In the last article of this series several notable passages from the Minor Prophets were included, as well as a short discussion about the book and message of the prophet Jonah; but two of the Minor Prophets, Obadiah and Nahum were not mentioned. Suffice it to say that the prophecy of Obadiah deals with a disagreement between Israel and Edom (the descendants of Esau), and Nahum is a prophecy concerning Assyria after its initial repentance under the prophecy of Jonah. Evidently Assyria’s repentance was short-lived, and Nahum called them on that.
During the inter-testamental period, the period of roughly 400 years between the writings of the Old and New Testaments, as our local evangelist J.A. Layman explains, there were few writings produced that dealt with that time period. However, those few that were written provide important information about the events under the Seleucids of Syria and their relationship to Israel and Jerusalem in particular. Layman continues by explaining that the books of the Maccabees, especially 1 and 2 Maccabees, are vital for understanding this time period as they provide information about the Maccabees or Hasmonean Dynasty of priests and who led a series of revolts against the Greeks, of whom the Seleucids were but one of four dynasties after the untimely death of Alexander the Great. Layman further elucidates: one of the greatest imports of these two books is the fact that the prophet Daniel recorded in his book a series of visions concerning the Seleucid Dynasty of Syria and the Ptolemaic Dynasty of Egypt, the kings of the north and south. Layman laments that the Protestants have chosen to remove these books from the Protestant copies of the Bible and consider them as part of the Apocrypha, effectively relegating them to a place in Protestantism in which few ever read, let alone study them. Taking it one step further, he says that the Jewish historian Josephus provides correlation to the accounts recorded in these two books of the Maccabees, and that any serious Bible student ought to at least read these books for their own edification, even if it is difficult to integrate the material that is contained in them to our Sunday School classes and sermons from the pulpit!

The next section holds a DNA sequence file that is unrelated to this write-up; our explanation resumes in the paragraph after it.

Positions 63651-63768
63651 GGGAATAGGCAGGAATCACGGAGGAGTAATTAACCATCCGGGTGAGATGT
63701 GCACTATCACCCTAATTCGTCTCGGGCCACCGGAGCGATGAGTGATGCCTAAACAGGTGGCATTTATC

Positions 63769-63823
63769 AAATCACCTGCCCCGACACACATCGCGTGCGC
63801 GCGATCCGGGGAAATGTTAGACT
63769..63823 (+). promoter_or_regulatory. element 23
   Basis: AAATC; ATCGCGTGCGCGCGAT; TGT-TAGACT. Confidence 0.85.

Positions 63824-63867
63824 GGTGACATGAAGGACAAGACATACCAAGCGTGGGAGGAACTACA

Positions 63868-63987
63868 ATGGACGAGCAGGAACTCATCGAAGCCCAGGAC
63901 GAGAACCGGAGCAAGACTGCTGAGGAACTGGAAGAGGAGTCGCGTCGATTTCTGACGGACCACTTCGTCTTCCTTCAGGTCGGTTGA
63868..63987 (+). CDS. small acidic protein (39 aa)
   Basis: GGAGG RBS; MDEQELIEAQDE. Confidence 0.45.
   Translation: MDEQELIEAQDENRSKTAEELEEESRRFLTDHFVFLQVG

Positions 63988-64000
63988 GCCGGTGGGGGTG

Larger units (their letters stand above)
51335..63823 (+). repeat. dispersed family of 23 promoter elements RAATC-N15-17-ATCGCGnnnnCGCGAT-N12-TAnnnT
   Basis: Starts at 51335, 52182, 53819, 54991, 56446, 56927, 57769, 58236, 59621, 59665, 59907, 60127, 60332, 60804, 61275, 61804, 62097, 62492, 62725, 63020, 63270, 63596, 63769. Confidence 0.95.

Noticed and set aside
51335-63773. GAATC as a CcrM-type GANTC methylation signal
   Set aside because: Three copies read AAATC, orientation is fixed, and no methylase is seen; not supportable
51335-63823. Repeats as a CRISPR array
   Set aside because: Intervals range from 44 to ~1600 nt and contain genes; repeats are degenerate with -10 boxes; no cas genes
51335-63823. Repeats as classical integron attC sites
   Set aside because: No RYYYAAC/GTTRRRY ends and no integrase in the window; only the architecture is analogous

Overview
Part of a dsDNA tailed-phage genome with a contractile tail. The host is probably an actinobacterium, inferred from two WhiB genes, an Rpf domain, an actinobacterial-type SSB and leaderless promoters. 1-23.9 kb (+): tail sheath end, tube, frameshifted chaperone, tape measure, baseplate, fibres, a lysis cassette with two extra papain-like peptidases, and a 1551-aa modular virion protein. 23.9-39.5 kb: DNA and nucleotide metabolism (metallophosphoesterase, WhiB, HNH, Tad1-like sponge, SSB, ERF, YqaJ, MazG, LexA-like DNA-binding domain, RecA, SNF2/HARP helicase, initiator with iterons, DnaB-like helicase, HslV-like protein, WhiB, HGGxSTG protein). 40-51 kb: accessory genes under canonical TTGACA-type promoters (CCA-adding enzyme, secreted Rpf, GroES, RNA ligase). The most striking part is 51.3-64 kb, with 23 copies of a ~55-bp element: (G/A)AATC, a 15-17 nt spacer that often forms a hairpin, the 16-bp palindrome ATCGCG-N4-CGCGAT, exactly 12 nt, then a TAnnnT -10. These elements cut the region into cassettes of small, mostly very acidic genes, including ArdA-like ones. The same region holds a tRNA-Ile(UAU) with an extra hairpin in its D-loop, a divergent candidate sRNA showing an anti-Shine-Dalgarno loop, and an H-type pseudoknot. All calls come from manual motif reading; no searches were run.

The Gospels contain four variant accounts of the life and ministry of Jesus. Matthew, Mark, and Luke are sometimes referred to as the synoptic gospels for they present basically the same material, although each provides details that are not always included by the others. Layman explains, the Gospel of Matthew seems to have been written with the Jews in mind, to show them how they missed their Messiah. Layman says this is substantiated by the number of references to Old Testament prophecies and their fulfillment in Jesus Christ. The Gospel of Mark, on the other hand, was written, he says, to the Gentiles because Mark does not concentrate on Old Testament prophecies and their fulfillment, and goes to some lengths to explain Jewish customs, something that the Gentiles would have little, if any, knowledge of. Last, the Gospel of Luke identifies the intended recipient of the writing within itself, one Theophilus, an acquaintance of Luke, and needs to be understood as the first in a series of two works, the other being the Acts of the Apostles, written to the same person.
The Gospel of John is considered by most Bible scholars as separate in content and intent from the synoptic gospels. Layman comments that mystics love this gospel for it seems to present the life and ministry of Jesus from a mystical perspective referring to Jesus as “the Word” or “LOGOS” from Platonic philosophy, as one example! “Actually,” Layman says, “John presents Jesus in 21 caracatures, a different one in each chapter. The Thompson Chain Reference Bible contains a short discussion and chart of this in its Text Cyclopedia in the back of its Bibles.”
In our next segment we will consider The Acts of the Apostles, the Pauline Epistles, the General Epistles, the Biblical Soap Operas, and the Wisdom Literature.